Tuesday, September 13, 2011

Fewer Entitlements or More Taxes?

We the American people, oldsters as well as youngsters, have a choice to make about the future structure and financing of government entitlement programs such as medicare, medicaid and social security. Public education, too.

Will we choose to continue these benefits provided by the New Deal and Great Society programs and agree to finally fund them fully? If so, it will necessitate higher taxes for not just the 2% of the top earners but for the 40%+ of the population in the middle class as well.

Middle class is hereby defined as those 40% of the taxpayers earning between $50,000 and $140,000, the normal definition, as well as those above that $140,000 level but not included by the Democrats as part of the targeted group of $250,000 earners and higher, or the top 2% of earners.

In other words, tax increases for all earning more than $50,000 annually will be required to actually "fix" the problem of entitlement underfunding. And if we really want to solve the problem while not changing the benefits, the necessary tax increases will be big ones. The "rich" simply don't have the numbers to fix the problem all by themselves. The solution of big problems requires the participation of big numbers of people.

Or will we choose to reduce or revise entitlements by rejecting or at least minimizing higher taxes while adopting changes to the programs such as raising the eligibility age for benefits, means testing recipients or somehow embracing market based reforms in lieu of the current one-size-fits-all welfare scenario.

Whatever we choose to do, it will be the end of the farcical notion that we are and all along have been "earning" these entitlement benefits with our taxes or "contributions." We will thereby acknowledge that there is no tooth fairy or some kind of magic insurance or money stashed somewhere within the government vault. There is no money in the vault.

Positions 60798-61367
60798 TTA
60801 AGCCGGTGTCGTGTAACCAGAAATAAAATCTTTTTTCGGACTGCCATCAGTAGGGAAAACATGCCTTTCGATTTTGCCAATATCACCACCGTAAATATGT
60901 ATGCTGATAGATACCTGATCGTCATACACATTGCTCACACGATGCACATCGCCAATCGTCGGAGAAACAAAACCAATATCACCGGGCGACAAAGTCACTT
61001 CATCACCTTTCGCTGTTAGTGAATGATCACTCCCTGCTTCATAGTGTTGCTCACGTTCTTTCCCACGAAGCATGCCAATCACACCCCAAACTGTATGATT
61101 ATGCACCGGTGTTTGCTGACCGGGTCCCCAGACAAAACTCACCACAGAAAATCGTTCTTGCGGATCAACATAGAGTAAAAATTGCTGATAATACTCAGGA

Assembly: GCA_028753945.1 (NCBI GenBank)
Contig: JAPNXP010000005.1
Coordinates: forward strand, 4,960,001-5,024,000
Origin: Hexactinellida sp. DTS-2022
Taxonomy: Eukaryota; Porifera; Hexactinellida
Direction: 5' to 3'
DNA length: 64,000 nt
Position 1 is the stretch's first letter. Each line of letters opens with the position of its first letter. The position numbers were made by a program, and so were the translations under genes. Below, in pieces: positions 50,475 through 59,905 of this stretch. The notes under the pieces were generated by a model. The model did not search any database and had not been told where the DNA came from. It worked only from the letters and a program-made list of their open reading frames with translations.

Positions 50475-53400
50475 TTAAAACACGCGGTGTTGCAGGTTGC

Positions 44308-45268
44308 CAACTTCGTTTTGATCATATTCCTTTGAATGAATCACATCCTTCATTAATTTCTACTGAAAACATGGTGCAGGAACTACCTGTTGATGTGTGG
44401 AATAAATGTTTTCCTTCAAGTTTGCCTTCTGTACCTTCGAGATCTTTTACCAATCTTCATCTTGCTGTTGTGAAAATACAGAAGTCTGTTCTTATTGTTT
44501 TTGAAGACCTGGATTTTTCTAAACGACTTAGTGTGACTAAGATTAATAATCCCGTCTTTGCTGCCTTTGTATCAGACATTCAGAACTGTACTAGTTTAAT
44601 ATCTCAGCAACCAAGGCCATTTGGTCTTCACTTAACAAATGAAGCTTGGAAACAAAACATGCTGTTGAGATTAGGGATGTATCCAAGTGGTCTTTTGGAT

Johnson and Roosevelt Legacies at Stake in Fiscal Fight discusses the political implications of this until recently unexpected but now upcoming donnybrook between the Remocrats and Depublicans. For a long time, it seemed like we would never confront this enormous financial problem.

Now we're apparently being forced to do so. Of course, the politicians may manage to duck it again this time, or at least not fully address it. If so, that would be too bad for all of us.

It's long past time to get serious about the future makeup of America and the role of government relative to our individual rights and responsibilities. Virtually everybody realizes that our ongoing fiscal deficits and accumulated debt issues must be dealt with sometime soon.

As a catalyst, President Obama's proposed $447 billion American Jobs Act may well bring these entitlement issues to the forefront. If we continue to elect not to deal with these financial problems, we're being extremely unfair to future generations of Americans.

After almost eighty years of the New Deal and sixty years after the adoption of the Great Society programs, it's time to vote on fully paying for our promises or revising those promises to what we are willing to provide financially. I'm anxious to see what we do, and which choices we make.

But most importantly, I hope we choose to do something meaningful and of a lasting nature. Then we can move on to the many other issues which urgently need addressing.

Thanks. Bob.

1 comment:

  1. Well, let's do both, reduce entitlements and increase taxes in a balanced way that makes progress on the debt without severely damaging people/the economy. While we're at it, reduce the loopholes (flat tax?) in the individual and corporate tax code.

    The politicians may be able to work together for the greater good if they commit to an approach that equally hurts their respective liberal and conservative platforms so nobody gets the edge!